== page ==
Art Histories Seminar
Regina Höfer: Practices of Art Collecting and Circulation in Colonial India
Stele of Simhanada Lokeshvara, 11./12. cent., grey phyllite, Bihar, Eastern India, I 576 © National Museums in Berlin, Asian Art Museum.
The lecture investigates how Indian art has been collected and distributed in 19th-century colonial India. Colonial institutions like the Schools of Art, museums and World Fairs produced art for a Western audience. Similar to 19th-century achievements like photography documenting "The People of India" with a colonial ethnographic approach, for example painted miniature clay models were created to visualise the castes, tribes, professions and religious sects of the Rāj. Also, with regard to antiquities, classification systems, art historical periods and styles were created like in the case of Gandhāra sculpture. The above-mentioned institutions established a complex system of artistic education, art training, patronage and art distribution. Both official organs as well as private companies contributed to that. But also individuals like amateur scholar L. A. Waddell and his diverse collecting activities ranging from his own excavations to war loot substantially supported imperial archive building. They took an important role in fashioning Indian as well as Western museum collections and ultimately the imagination of what is considered Indian art.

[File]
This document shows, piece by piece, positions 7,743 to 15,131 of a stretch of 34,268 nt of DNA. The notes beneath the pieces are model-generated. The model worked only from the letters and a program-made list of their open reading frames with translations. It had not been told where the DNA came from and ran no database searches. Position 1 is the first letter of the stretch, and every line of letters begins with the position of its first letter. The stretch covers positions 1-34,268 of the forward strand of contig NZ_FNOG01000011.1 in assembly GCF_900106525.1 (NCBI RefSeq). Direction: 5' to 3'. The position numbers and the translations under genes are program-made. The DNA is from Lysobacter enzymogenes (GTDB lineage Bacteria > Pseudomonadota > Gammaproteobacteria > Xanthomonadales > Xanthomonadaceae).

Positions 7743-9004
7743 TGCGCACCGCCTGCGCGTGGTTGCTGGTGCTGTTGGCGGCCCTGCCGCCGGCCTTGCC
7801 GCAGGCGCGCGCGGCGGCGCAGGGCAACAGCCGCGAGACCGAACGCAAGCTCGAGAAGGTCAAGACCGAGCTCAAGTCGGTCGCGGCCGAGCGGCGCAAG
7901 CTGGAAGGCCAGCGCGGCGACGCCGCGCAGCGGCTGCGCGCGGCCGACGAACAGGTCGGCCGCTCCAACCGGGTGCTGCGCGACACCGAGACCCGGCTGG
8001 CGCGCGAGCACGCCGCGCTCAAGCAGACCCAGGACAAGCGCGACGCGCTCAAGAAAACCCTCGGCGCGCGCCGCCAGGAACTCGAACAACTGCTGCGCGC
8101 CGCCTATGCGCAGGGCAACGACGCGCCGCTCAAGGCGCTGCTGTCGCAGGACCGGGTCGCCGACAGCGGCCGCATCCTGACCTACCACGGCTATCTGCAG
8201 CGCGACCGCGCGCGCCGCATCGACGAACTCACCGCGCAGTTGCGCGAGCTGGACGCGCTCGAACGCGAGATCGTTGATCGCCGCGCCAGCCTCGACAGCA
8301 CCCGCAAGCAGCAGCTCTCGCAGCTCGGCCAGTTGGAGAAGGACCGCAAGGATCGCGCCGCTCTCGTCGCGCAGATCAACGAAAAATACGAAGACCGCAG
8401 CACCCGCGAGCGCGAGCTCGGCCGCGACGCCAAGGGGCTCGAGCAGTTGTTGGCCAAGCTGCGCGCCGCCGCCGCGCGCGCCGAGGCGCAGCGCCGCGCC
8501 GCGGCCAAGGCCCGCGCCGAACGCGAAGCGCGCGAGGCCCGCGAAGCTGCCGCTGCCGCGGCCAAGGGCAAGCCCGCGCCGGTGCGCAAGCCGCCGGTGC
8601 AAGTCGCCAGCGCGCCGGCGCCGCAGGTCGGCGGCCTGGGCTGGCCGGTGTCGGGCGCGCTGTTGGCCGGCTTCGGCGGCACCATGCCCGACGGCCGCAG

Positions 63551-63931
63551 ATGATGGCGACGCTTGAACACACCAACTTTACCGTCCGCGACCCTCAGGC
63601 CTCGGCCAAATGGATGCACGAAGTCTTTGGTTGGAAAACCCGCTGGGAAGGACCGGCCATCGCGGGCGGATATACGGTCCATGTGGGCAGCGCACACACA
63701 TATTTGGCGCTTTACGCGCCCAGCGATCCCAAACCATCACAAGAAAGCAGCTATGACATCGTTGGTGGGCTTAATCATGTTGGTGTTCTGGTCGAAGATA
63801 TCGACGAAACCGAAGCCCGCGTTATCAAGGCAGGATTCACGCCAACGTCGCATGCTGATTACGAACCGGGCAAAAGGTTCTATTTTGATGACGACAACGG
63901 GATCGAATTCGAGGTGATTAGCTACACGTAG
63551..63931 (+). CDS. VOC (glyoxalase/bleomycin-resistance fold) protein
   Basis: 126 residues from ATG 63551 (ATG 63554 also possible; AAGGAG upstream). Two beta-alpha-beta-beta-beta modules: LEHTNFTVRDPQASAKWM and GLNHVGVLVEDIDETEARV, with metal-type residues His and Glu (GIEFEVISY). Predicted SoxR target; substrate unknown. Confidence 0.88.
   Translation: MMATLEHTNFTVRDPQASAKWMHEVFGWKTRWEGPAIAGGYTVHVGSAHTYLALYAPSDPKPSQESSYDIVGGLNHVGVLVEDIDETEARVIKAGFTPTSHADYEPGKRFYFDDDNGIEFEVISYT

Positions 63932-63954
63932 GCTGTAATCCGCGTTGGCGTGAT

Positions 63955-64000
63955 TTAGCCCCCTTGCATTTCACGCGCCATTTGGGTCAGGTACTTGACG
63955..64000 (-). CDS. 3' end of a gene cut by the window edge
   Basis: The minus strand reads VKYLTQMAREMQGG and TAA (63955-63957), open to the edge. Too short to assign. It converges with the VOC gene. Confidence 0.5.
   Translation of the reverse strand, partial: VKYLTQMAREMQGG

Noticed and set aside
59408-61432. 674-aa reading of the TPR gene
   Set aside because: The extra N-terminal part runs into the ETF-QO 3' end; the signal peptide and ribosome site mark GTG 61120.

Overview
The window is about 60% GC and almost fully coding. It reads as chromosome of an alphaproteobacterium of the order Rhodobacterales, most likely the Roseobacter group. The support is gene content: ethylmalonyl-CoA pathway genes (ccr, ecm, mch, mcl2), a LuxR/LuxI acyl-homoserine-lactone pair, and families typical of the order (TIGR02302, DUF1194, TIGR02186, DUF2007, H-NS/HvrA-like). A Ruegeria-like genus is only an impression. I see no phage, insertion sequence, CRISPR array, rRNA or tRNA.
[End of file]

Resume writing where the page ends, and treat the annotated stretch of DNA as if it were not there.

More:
Regina Höfer (CAHIM Fellow 2018/19) is an art historian and curator specialising in Tibetan and South Asian art. She is lecturer and an associated academic at the Central Asian Seminar, Institute for Asian and African Studies at Humboldt University in Berlin and an associated academic at the Department of Asian and Islamic Art History, University of Bonn. Beforehand, she worked as assistant professor at the Institute of Art History, University of Vienna. She was assistant curator at the Asian Art Museum, Berlin, and curated several exhibitions. Her PhD-thesis 'A Habsburg Trophy Hunt: The South Asian Collection of Franz Ferdinand of Austria-Este between Colonial World View, Art and Souvenir' is the first investigation of a colonial South Asian collection and reflects her research interest in colonial South Asian art as well as in collecting practices.
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Connecting Art Histories in the Museum: Africa, Asia, the Mediterranean and Europe, 400–1900
A research and fellowship program of the Kunsthistorisches Institut in Florenz and the Staatliche Museen zu Berlin